Fanta, orange - Drink Secrets

Fanta, orange



A fruit-flavored carbonated soft drink produced by the Coca-Cola company with its origin in the 1940s Germany when a trading ban was places upon that country by the Allies during World War II.


As a result of this trading ban it was not possible to import the syrup required to make Coca-Cola, therefore the man in charge of the Coca-Cola company in Germany at the time, called Max Keith, decided to create a new product using only the ingredients available in Germany during the second World War. These ingredients included whey and pomace and Keith later recalled these as being the ”leftovers of leftovers”.


The name Fanta is a result of a brief brainstorming session, which Keith started by telling his team to ”use their imagination”, imagination is called Fantasie in German, and immediately one of his salesmen, Joe Knipp, said ”Fanta”. Fanta is known for its upbeat advertising, in the United States the Fantanas, a casted group of female spokesmodels each of which promotes an individual Fanta flavor are used.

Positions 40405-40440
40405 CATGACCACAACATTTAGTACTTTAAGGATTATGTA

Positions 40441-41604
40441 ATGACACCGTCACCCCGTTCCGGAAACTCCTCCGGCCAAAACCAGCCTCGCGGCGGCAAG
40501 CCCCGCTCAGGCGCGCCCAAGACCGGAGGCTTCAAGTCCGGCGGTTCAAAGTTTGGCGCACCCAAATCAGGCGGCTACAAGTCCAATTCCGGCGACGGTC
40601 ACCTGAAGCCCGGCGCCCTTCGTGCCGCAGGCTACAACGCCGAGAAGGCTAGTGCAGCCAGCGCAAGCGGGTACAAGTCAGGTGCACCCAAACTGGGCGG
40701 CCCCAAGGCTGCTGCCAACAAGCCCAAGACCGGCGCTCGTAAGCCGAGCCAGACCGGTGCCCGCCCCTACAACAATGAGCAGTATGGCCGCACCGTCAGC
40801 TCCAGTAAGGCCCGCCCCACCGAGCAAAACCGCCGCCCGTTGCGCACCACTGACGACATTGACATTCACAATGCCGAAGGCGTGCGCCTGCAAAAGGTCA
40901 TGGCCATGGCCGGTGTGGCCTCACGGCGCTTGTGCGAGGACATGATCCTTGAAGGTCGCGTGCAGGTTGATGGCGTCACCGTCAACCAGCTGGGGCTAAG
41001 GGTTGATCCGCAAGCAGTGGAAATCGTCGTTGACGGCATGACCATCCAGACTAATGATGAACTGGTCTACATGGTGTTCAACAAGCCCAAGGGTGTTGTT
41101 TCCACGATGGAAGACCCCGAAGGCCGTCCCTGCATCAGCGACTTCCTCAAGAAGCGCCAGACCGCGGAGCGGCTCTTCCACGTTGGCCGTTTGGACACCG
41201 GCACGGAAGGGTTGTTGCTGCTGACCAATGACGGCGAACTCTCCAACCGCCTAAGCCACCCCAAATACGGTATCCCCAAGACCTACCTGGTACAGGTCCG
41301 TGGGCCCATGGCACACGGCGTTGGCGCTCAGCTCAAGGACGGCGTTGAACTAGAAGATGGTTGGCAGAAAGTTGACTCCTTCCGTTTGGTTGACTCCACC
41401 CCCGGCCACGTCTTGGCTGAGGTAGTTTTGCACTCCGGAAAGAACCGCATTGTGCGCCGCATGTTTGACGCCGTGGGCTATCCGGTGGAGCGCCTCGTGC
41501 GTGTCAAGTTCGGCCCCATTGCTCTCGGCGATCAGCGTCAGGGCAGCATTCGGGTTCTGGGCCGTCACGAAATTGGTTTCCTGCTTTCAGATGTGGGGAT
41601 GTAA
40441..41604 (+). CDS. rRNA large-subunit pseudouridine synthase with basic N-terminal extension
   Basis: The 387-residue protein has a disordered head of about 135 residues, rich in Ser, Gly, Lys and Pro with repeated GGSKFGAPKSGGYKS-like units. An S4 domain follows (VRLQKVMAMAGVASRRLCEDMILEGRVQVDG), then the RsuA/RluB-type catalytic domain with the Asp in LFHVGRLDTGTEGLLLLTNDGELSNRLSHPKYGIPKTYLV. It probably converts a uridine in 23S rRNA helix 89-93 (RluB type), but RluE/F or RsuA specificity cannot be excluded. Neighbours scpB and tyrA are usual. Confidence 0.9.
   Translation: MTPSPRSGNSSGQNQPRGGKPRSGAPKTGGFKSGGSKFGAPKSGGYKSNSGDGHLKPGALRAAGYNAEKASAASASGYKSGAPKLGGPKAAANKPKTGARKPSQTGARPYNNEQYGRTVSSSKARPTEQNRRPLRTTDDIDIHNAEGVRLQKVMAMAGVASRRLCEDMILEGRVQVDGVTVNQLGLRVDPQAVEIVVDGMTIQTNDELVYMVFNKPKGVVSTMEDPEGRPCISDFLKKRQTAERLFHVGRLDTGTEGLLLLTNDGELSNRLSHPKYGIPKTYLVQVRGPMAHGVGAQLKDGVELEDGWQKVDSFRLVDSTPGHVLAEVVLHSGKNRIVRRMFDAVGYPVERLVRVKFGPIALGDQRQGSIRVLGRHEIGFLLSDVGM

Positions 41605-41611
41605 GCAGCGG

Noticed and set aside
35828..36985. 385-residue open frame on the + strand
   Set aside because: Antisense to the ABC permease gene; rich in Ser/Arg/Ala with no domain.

There are over 90 different flavors of Fanta worldwide; such as the Romanian ”Fanta Shokata” which is made from elderflower blossoms extract and in the Netherlands and Switzerland there is a blackcurrant flavor of Fanta available as well. Some flavors are identical but have different names in different markets, one example of this is the classic orange flavor being renamed as ”Fanta Funky Orange” in 2003 in som countries.


Primary competitors to Fanta are Tango, Mirinda, Slice, Sumol, Orange Crush, and Tropicana Twister. Fanta was the second drink to be produced by the Coca-Cola company apart from the original Coca-Cola.


In Spanish cultre, a pagafantas (Fantabuyer) is a man in love with a woman who does not love him back, the phrase suggests always being the one paying for another persons soft drink. The Vatican has also admitted that Pope Benedict XVI favorite beverage is Fanta.


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